All this, and I wasn't even at CERN yet... This was shaping up to be a great trip.


P.S. - Apologies for the late post, for some reason this was incredibly hard to write...


Watch this Space

Apologies, my CERN report is long overdue. The first volume will be up tonight - my word as a Spaniard.



I Stand Corrected

In an earlier post, I described some of the "classic" examples that are used in physics classes. I was surprised when, in a lecture on transformers, the teacher didn't mention the role that transformers played in power transmission.

Turns out, I needed to be more patient. Yesterday, the teacher not only described, but actually demonstrated how transformers are used to deliver electricity over long distances. He set up a voltage supply to represent a power station, and a pair of lamps to represent different cities. First, he connected a lamp to the voltage supply, to show that it could light up. Then, he ran wires from the lamp to a pair of 1 kOhm resistors. He explained that if you want to run power over long distances, the resistance of wires becomes a problem. Between the resistors, he wired another lamp - which didn't light up. He increased the voltage so high that the first lamp blew out - to demonstrate that you can't just "up the voltage" and expect things to work out well for everyone. "Oh Noes!" Thought the class, "how will the people of second-lamp-ville get power?" Never fear, for SCIENCE is here!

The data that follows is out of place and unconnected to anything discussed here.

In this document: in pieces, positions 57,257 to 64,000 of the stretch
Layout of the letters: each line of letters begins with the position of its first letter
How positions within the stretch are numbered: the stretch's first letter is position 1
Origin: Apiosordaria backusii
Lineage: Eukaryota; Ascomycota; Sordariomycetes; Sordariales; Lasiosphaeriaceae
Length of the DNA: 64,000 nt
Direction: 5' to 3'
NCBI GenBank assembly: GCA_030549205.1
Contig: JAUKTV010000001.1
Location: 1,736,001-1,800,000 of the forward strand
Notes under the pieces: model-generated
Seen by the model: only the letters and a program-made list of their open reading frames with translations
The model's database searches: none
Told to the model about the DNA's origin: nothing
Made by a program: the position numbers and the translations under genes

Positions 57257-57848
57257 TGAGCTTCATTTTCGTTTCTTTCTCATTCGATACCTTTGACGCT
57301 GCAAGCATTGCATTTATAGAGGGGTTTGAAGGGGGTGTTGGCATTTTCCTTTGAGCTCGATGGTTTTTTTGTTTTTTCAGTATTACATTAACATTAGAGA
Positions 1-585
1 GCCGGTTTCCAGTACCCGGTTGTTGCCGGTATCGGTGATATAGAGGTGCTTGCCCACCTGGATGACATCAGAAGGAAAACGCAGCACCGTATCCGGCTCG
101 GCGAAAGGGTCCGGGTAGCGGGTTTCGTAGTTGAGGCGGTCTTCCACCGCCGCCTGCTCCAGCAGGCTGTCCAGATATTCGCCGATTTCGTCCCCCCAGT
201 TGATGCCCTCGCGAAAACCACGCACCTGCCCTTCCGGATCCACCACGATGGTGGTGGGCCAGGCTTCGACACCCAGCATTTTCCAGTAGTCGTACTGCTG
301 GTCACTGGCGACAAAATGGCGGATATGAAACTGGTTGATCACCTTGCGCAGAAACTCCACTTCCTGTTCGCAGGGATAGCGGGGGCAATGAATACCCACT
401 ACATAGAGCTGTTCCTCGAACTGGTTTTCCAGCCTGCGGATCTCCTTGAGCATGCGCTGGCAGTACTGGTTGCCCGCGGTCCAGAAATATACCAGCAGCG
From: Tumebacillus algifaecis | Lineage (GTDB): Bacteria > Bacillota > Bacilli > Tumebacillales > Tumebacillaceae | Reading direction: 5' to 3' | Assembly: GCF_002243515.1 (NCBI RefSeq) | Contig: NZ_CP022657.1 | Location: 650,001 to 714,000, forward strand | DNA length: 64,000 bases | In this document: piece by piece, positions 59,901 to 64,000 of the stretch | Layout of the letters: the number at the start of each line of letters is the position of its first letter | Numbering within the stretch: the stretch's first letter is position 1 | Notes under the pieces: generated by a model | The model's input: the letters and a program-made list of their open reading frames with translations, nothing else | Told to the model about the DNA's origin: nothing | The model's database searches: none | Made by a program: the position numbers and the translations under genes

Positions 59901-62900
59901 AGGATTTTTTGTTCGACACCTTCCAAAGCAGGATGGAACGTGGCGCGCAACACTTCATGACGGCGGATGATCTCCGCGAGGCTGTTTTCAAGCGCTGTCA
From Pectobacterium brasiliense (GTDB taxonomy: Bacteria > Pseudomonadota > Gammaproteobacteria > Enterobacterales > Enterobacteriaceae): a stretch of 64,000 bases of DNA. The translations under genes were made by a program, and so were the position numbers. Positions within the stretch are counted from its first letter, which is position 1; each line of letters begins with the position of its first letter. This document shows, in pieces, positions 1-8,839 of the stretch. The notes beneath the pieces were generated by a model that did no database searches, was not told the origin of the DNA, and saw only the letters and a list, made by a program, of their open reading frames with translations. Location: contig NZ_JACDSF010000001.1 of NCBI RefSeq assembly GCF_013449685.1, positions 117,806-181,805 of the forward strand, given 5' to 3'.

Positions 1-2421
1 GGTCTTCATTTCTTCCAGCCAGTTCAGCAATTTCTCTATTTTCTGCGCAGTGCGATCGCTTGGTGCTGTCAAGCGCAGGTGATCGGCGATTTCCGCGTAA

Wolfi (our fearless teacher) then used transformers to step-up the voltage through the resistors, and then to step-down the voltage to the second lamp. Huzzah! Sweet, delicious electricity flows to the lamp, and they all lived happily ever after. The best part about all this is that the resistors were mounted on stands, so that the wires actually looked like power lines. Wolfi even told me there were covers for the lamps that made them look like houses.

It may not excite anyone else, but I think taking that extra step to make the power lines look like power lines made the demonstration really effective.



The Days to Come

Traveling aplenty await your fearless hero over the next week.